In 1510 Garcia Ordonez de Montalvo wrote a book entitled Las Sergas de Esplandian, The Deeds Of Esplandian, which described a mythical island full of riches called California ruled by black Amazons, and their Queen Califa (CALAFIA). The story was fictional, but the Spanish conquistadors had found great wealth after conquering the Aztecs from 1519-1521 and the Incas from 1532-1572 in the Americas, making any story seem possible.
Hernan Cortes, the man responsible for defeating the Aztecs, had heard the stories of an island north of New Spain (Mexico), and was intrigued to find out if it was the California of Montalvo’s book. In 1539 he sent Francisco de Ulloa on a sea expedition to investigate. He discovered that Baja California was in fact a peninsula rather than an island, but he was not believed. Three years later Juan Rodriquez Cabrillo was sent on a similar trip, and was the first Spaniard to land in present day California. He found no island and no riches, leading the Spanish to forget about California for the next 59 years.
Beginning in 1565, twice a year ships would travel from the Spanish colony in the Philippines, an important foothold in the Asian trade of spices, silk, and china, to New Spain to stop for badly needed supplies and rest. The Spanish ships would typically make landfall near Cape Mendocino on the California coast then make their way south to Mexico. Following their long journey across the Pacific, the battered ships and weakened crews were prone to attacked by pirates looking to relive them of their goods. The need for safe haven along the California coast prompted the next visit by European seafarers.
In 1602 Sebastian Vizcaino led a reconnaissance expedition of the California coast, searching for ports and giving some of the first place names such as San Diego, Santa Barbara, and Monterey. However the goal of the trip proved futile as the governor of New Spain dropped the idea of a way station, thinking that settling California would be more trouble than it would be worth. It would be another 167 years before the Spanish would finally colonize California because it had no riches and was therefore considered of no importance.
The decision by the Spanish to finally establish settlements in California in 1769 was spurred by fears that rival European powers such as Russia or England would seize it and threaten New Spain. Known as the Sacred Expedition, this party was led by Captain Gaspar de Portola and Father Junipero Serra. Portola and Serra had constant battles over the purpose of the trip. Portola thought the primary purpose was to find Monterey Bay described by Vizcaino, and set up a presidio, or fort, to protect New Spain. Serra on the other hand was more interested in converting the local Indian population to Christianity. Together they ended up establishing Mission San Diego in 1769, Mission Carmel in 1770, and the presidios at San Diego and Monterey, the first Spanish settlements in California. During Portola’s attempt to find the location of Monterey Bay, his men stumbled upon San Francisco Bay, but it would be several years before the news was followed up.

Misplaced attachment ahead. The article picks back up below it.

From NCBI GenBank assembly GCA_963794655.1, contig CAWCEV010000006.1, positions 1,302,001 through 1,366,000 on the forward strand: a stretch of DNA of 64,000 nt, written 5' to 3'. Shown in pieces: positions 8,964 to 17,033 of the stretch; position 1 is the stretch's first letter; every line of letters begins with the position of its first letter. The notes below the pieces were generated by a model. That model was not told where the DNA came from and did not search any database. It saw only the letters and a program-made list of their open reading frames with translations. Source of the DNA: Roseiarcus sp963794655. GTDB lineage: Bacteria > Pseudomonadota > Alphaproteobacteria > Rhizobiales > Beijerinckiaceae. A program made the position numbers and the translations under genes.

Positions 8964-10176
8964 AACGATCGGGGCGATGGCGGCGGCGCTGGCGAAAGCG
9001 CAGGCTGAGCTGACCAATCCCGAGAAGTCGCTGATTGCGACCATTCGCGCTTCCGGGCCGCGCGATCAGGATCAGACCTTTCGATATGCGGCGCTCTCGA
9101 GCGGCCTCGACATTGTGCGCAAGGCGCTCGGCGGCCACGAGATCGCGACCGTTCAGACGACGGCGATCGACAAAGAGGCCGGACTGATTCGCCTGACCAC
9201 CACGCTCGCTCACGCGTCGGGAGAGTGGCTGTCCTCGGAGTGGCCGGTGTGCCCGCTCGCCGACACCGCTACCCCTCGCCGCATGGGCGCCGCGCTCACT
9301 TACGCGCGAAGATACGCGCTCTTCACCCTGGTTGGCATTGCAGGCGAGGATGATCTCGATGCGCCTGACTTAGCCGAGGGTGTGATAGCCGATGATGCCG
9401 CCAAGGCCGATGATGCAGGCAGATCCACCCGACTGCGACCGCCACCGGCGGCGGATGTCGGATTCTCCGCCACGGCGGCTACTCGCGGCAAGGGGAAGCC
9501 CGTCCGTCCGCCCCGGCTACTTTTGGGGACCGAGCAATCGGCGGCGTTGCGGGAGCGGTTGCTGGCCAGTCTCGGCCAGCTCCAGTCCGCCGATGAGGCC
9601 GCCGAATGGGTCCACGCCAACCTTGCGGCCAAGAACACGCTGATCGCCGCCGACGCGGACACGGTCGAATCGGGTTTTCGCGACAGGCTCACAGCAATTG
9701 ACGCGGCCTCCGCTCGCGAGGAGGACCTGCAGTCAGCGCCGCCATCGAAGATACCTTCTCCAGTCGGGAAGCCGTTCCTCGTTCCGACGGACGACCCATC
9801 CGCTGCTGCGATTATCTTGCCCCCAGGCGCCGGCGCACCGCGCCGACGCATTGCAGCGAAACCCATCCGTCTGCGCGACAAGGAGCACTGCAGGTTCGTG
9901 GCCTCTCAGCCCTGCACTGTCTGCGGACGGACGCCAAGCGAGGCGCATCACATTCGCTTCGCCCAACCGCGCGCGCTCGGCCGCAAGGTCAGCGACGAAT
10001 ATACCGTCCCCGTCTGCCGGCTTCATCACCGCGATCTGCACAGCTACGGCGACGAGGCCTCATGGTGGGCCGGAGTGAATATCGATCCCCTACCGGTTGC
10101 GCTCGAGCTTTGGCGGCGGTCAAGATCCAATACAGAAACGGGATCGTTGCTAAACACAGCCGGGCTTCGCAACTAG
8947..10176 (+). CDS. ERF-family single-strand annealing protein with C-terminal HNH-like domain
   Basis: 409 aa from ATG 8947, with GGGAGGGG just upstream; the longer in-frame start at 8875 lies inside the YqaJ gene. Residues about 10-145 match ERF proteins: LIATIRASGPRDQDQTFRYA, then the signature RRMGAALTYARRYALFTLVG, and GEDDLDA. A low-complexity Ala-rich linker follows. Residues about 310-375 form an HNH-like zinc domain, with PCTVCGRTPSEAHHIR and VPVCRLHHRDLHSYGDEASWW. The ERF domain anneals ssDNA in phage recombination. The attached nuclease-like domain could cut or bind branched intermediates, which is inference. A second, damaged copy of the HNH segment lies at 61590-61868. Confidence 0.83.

The incorporation of the San Francisco Bay Area into Spanish California began when Juan Bautista de Anza created the first overland trail to California from New Spain on two trips in 1774 and 1776, the second of which led to the founding of Mission San Francisco de Asis and Presidio San Francisco. De Anza brought the first Spanish families and livestock to California, some 240 soldiers and colonists, but the area was always considered a backwater, existing simply as a buffer to protect the much more important territories father south. Until Mexico declared independence in 1821 there were never more than 4,000 non-Indians in California.
In the 279 years that the Spanish laid claim to California, they named many of the major areas in the state, established a permanent European presence on the west coast of the future U.S., and began the process of converting California Indians, while destroying their culture in the process.